Still another use going forward will be transportation. Like Google, Baidu is looking into self-driving cars, a technology that requires a lot of data from maps, cameras, tracking devices and other real-time data analytics.
Another promising area for tech companies is using big data to offer financial services. China still lacks a strong credit monitoring system, and its state-owned banks have been slow to evolve. So Alibaba, Tencent, Baidu, and even online-to-offline retailers such as Guomei have stepped into the gap, offering easy-to-use mobile financial and investment services.
Alibaba is probably the most advanced player in this area due to its wealth of data on sales and payments. Alibaba’s Open Data Processing Service, for example, allows it to analyze millions of transactions on its e-commerce sites and payment tool, and extend loans to small online businesses at a cheaper rate than traditional banks.
In the future, big data will also be useful and disruptive for companies outside of the tech sector. Banks can use big data to analyze consumer creditworthiness, while insurance companies can use it to find more secure investments for their funds. Brokers can analyze how the stock market responds to social media activity and news reports. Automotive manufacturers can use big data to manage supply chains, ensuring they produce the right number of components and ship cars to the right markets.
Outside of industry, there are many potential uses for big data in government. For example, Beijing is working with IBM to model and manage the city’s smog problem. The system provides warnings about pollution up to three days in advance, giving the city government time to regulate traffic volume. Scientific institutions can use the advanced computational ability to undertake previously unimaginable projects, like genome sequencing. Chinese companies BGI Shenzhen and BioMed Central have launched an online public database with life science resources—such as the entire genomes of various plants and animals.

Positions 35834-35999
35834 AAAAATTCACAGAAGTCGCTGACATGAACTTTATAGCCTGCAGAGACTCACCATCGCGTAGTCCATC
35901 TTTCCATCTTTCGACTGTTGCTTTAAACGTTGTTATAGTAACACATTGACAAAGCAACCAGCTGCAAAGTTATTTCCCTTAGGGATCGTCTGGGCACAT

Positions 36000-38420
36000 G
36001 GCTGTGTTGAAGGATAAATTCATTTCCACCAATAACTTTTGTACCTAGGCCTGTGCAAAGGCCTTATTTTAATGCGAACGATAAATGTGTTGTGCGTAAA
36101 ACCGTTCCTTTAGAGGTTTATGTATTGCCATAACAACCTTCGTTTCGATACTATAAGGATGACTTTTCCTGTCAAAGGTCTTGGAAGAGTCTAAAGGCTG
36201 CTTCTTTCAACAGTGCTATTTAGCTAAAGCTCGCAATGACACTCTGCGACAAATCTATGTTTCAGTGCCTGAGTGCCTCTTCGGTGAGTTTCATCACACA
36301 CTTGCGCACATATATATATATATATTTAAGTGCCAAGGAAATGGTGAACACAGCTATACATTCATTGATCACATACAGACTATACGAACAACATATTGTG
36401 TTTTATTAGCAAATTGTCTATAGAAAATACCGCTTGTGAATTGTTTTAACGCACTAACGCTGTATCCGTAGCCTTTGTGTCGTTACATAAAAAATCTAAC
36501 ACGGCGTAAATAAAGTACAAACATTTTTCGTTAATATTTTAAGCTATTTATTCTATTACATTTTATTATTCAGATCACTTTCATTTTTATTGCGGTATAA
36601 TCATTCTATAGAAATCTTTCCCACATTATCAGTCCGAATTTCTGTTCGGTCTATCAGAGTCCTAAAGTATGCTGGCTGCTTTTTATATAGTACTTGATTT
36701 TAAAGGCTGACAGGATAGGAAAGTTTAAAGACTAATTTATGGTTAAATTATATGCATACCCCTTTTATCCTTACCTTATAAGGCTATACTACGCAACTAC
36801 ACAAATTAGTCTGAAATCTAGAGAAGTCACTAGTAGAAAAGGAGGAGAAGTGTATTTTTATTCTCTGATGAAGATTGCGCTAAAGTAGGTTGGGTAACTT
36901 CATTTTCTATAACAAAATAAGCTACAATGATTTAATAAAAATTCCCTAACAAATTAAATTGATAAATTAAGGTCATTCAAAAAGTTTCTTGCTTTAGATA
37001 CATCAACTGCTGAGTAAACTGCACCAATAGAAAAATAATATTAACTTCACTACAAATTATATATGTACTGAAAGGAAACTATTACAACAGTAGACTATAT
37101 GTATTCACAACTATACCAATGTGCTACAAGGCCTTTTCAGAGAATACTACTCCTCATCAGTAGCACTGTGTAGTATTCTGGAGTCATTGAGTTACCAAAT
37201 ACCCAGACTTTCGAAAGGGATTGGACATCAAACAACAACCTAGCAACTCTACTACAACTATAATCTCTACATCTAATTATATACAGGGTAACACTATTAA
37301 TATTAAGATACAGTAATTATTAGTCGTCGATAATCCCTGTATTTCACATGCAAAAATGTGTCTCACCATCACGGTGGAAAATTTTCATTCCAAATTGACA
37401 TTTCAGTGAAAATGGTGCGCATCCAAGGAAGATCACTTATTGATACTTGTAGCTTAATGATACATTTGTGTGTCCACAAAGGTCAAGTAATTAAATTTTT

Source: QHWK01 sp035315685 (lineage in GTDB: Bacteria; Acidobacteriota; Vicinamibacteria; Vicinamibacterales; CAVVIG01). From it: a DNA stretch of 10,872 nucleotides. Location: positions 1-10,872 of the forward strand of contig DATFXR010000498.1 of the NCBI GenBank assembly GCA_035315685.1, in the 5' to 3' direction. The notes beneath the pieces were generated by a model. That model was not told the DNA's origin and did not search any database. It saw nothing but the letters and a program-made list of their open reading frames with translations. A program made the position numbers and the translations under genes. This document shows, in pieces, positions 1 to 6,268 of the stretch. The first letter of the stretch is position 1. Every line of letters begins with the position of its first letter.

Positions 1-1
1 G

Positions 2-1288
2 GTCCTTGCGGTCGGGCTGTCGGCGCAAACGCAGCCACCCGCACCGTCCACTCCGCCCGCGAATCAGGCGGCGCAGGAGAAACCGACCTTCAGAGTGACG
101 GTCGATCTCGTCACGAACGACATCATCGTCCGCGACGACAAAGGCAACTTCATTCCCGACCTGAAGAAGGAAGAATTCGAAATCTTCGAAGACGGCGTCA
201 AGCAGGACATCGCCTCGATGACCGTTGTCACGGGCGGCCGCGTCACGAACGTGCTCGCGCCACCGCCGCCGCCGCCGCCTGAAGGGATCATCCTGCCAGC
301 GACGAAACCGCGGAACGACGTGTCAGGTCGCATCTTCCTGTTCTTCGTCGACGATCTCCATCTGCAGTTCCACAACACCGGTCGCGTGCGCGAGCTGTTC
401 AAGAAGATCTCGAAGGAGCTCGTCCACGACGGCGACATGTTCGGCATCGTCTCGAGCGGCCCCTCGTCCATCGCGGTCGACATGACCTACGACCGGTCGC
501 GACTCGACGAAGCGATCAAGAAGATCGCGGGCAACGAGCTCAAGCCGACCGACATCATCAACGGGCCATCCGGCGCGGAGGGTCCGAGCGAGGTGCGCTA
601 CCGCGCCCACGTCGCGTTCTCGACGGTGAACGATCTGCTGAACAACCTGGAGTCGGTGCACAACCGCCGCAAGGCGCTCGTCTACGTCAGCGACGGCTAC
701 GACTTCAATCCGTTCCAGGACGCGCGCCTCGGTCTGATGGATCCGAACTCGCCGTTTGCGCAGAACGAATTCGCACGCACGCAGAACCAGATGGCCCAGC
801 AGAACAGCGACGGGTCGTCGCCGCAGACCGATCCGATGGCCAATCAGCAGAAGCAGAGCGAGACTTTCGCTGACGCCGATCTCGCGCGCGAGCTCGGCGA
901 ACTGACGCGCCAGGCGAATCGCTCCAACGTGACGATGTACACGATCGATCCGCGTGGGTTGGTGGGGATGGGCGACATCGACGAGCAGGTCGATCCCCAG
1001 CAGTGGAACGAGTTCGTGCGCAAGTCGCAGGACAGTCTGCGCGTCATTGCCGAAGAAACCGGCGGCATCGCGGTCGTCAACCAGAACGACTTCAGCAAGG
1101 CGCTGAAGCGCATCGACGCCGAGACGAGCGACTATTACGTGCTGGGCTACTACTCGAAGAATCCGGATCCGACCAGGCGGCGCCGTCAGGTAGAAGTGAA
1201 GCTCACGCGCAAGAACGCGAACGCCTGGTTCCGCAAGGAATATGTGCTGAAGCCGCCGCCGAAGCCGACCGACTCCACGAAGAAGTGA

Muyueh Lee, a programmer in Taipei, worked with the China Standard Medical Information Research Center to develop one-such big data program. Lee helped to build an interactive platform analyzing 30 million medical datasets from 750 hospitals in China. The project allows China’s national medical service to analyze the prevalence of diseases, costs, average days in the hospital and mortality rate among men or women, and urban or rural residents.
Lee’s explanation of the work shows just how much time big data shaves off traditional practices. “Previously, the research center had to turn the different requests into database queries, spending up to two to three weeks in the process. With the new system, users can conduct interactive analysis on a dataset of 5 GB with a response time of less than one second,” he says.
The potential for big data outside of the tech industry is huge. But despite this opportunity, so far traditional industries lag behind. Most traditional industries tend to be more cautious than Chinese tech companies and lack the infrastructure and human resources necessary to carry out big data projects. “There are a lot of places that have data but not all of them are using it well,” says Zhang of Baidu.
CKGSB’s Li says that Chinese companies are competent in data acquisition and data management and integration, which he describes as the bottom two levels of a big data pyramid. But when it comes to discovering the useful information behind the data and using that to improve their businesses, Chinese companies are still falling short. “When it comes to data analytics, modeling, mining, I think few Chinese companies can do it well,” he says.